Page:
Once you get it to move a little just keep rocking it back and forth and spraying PB Blaster down on top of the piston. It will move a little more each time.

The big problem is that if it's seized from rust? the Rings will likely be seized in the grooves in the piston. Only way to fix that is to tear the whole engine apart. Even then you will probably end up breaking atleast 1 of the rings while trying to get them freed up.

Have you ever rebuilt a small engine? I've had a bunch of those small HH30,HH40,HH50,HH60 and HH70 engines over the years. Truthfully they are not a good engine compared to other brands of similar size but I can walk you through rebuilding it if you need.

Never did like those engines because they rattle and shake the heck out of stuff especially if they are mounted without rubber idolators. My Custom 7 literally vibrated so bad at 3/4 throttle that the air cleaner kept falling off and the carb bolts kept backing out. I had to loctite them to keep them in. Engine ran fantastic other than a bit of smoke on startup from a worn valve guide. I put rings in it when I got it thinking that would clear up the smoking but it did not help much if any. Pretty sure it was rebuilt atleast once before because there was very little wear on the rings that I replaced.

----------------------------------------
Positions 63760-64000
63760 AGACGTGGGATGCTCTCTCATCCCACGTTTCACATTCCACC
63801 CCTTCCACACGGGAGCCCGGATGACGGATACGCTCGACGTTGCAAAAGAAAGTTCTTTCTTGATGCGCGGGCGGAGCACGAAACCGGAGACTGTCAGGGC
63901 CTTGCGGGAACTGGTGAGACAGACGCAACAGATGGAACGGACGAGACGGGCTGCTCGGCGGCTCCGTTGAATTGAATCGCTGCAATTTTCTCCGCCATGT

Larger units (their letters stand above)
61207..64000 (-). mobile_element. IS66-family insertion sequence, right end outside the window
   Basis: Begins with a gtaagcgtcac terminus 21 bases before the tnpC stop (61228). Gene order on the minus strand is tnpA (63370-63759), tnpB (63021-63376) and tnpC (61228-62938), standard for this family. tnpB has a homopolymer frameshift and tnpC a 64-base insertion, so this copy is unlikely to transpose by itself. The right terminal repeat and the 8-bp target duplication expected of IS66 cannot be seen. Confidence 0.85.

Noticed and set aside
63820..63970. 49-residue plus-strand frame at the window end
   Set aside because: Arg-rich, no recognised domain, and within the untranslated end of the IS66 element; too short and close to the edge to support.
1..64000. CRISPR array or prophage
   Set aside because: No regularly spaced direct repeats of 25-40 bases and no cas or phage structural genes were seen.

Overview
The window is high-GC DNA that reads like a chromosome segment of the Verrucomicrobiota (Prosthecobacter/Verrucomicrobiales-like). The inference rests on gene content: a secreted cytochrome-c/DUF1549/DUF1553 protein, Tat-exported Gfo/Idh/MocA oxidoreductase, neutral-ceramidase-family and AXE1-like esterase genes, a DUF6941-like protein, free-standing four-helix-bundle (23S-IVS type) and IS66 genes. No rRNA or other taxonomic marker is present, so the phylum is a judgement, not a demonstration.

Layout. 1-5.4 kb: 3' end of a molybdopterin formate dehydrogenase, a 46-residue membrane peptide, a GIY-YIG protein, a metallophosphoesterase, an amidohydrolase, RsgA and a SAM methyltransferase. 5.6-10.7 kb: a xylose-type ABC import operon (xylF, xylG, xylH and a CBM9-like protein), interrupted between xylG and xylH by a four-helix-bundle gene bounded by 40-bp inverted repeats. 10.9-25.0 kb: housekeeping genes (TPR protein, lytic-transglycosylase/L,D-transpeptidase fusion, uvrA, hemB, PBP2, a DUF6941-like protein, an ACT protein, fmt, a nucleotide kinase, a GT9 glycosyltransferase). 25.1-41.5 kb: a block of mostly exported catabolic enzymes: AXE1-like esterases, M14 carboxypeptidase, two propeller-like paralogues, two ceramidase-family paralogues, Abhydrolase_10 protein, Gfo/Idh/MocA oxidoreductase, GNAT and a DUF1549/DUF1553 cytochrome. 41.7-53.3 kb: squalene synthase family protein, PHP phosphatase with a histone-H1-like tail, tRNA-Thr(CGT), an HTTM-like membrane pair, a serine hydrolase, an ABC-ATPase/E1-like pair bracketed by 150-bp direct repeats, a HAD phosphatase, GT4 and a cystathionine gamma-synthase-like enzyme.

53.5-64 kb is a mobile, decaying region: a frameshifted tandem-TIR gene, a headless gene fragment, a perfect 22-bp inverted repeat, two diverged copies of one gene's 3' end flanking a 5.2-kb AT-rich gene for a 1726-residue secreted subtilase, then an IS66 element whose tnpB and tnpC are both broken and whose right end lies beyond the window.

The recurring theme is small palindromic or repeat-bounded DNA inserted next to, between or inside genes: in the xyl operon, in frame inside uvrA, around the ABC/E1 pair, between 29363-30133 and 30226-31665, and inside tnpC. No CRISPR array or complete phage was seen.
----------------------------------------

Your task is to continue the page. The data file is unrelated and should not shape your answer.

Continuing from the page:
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I agree with everyone here. PB blaster can work miracles. And I bet with enough you can un seize that engine.

I recommend contacting Peter Easterlund at tractor data. He really can find out information on rare tractors.

Although your model does look similar to this one I found on tractor data TractorData.com Craftsman 131.8450 tractor information

Best of luck, jcp
 

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I've had many with stuck valves keep them from spinning over. And don't let them tell you that Tecumseh didn't build good engines back then. The engines would run with the best of them.
My problems with Tecumseh didn't start til they started putting non-adjustable carburetors on them.
And I've put adjustable carbs onto more than a few and it makes a whole different animal out of them.